Posted by: Ken Harthun
LastPass, Password, password manager, Security practice
Save money by generating passwords? You read it right. As far as I know, this is a completely original system that is a perfect incentive for everyone to generate secure passwords. If you use this system faithfully, it will help you save hundreds–maybe even thousands–of dollars per year; at the same time, it will keep you secure on the web. Of course, you could just use LastPass, but who am I to tell you what to do?
Open your wallet. You heard me–this requires cash to implement. Grab the largest denomination bill you have in there (mine is completely empty…). The bigger the bill, the more money you’ll save.
Look at the serial number; it should be at least 10 characters (that’s what it is on my dollar bill–actually, it’s my wife’s money… I’m broke).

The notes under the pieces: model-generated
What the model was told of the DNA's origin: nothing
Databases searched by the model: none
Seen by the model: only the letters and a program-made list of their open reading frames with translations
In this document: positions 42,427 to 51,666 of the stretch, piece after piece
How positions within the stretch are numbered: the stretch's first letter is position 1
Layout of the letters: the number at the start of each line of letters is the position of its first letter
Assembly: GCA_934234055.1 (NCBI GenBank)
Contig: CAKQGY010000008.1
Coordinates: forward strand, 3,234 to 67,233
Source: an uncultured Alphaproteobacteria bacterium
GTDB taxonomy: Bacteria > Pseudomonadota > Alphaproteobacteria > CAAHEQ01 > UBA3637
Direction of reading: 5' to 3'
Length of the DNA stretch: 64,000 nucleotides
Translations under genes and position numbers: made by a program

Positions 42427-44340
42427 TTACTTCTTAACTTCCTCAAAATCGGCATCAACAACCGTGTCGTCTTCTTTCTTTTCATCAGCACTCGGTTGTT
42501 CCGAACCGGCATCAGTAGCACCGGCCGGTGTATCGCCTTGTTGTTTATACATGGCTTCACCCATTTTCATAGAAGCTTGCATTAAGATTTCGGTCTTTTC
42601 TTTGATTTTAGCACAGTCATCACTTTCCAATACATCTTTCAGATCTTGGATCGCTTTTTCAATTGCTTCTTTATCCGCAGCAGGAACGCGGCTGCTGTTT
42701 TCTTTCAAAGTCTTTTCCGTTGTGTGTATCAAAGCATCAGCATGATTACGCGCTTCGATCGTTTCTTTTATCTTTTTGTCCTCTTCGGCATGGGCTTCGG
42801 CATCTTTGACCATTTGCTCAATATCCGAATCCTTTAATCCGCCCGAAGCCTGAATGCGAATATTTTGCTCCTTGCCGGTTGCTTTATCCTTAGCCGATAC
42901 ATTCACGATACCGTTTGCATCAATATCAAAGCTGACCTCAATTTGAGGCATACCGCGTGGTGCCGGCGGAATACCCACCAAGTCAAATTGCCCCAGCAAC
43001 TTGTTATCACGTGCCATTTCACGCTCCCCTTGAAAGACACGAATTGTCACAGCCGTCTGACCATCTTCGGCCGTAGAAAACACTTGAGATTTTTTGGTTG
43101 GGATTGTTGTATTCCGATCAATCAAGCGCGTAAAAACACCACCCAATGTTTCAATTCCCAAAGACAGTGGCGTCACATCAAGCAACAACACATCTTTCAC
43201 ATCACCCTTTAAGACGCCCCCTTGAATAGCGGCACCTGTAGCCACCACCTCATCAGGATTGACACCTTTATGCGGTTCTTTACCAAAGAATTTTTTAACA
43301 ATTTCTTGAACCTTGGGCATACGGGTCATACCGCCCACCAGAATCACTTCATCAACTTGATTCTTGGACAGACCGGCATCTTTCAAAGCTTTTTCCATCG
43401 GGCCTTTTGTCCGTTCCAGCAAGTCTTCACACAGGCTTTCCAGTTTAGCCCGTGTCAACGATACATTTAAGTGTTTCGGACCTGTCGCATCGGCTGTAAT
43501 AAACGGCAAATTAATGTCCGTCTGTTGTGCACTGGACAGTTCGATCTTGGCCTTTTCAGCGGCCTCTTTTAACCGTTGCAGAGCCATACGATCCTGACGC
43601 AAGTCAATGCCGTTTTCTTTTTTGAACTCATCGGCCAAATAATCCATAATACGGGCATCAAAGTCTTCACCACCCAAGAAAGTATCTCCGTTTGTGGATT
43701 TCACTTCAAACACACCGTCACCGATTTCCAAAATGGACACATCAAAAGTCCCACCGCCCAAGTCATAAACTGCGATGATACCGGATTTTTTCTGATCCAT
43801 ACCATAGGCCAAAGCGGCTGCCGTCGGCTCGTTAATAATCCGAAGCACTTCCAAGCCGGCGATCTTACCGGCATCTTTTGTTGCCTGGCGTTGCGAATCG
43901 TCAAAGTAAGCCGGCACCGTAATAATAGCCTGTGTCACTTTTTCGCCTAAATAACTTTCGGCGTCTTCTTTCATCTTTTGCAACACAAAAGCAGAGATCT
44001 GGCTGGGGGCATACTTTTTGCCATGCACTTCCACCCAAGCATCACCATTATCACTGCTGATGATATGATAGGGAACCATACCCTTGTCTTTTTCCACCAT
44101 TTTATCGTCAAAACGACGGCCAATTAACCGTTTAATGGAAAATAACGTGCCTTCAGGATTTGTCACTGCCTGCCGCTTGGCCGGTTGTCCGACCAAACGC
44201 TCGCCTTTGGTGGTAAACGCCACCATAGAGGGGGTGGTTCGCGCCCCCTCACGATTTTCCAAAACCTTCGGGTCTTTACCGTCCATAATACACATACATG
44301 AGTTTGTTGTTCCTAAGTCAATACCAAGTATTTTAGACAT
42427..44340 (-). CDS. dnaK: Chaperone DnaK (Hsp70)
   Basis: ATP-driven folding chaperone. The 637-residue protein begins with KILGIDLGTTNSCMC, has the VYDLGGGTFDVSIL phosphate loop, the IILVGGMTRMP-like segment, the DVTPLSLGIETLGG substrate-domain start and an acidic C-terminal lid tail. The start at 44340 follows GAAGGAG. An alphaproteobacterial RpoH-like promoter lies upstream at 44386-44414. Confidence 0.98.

Type the serial number into a text editor, shifting every other character. That’s your password. Here’s an example: My dollar bill has the serial number B86407872D. That becomes B*6$0&8&2d (note that shifting the case of an already capital letter reverses the case–D becomes d). Take a pencil and make a note in the white space on the bill what this password is used for. Fold it up and put it back in your wallet where you won’t spend it.
How does this help you save money? Well, now you can’t spend the bill because its serial number is your password reminder. Don’t cheat and write the password down; it defeats the purpose. I recommend you use 20′s, 50′s and 100′s as they can add up quickly depending on how many secure passwords you need. Now, when it comes time to change your passwords, simply use new bills and deposit the old ones into your savings account.
If you use 50′s for six passwords and change them every three months, you’ll save $1200 a year.
In my case, I’ll save $24 a year, but, hey, that’s a nice dinner out as a reward for being security conscious.
I hear the moans and groans, people. Yes, it’s very insouciant of me, but I’m not kidding. It does work.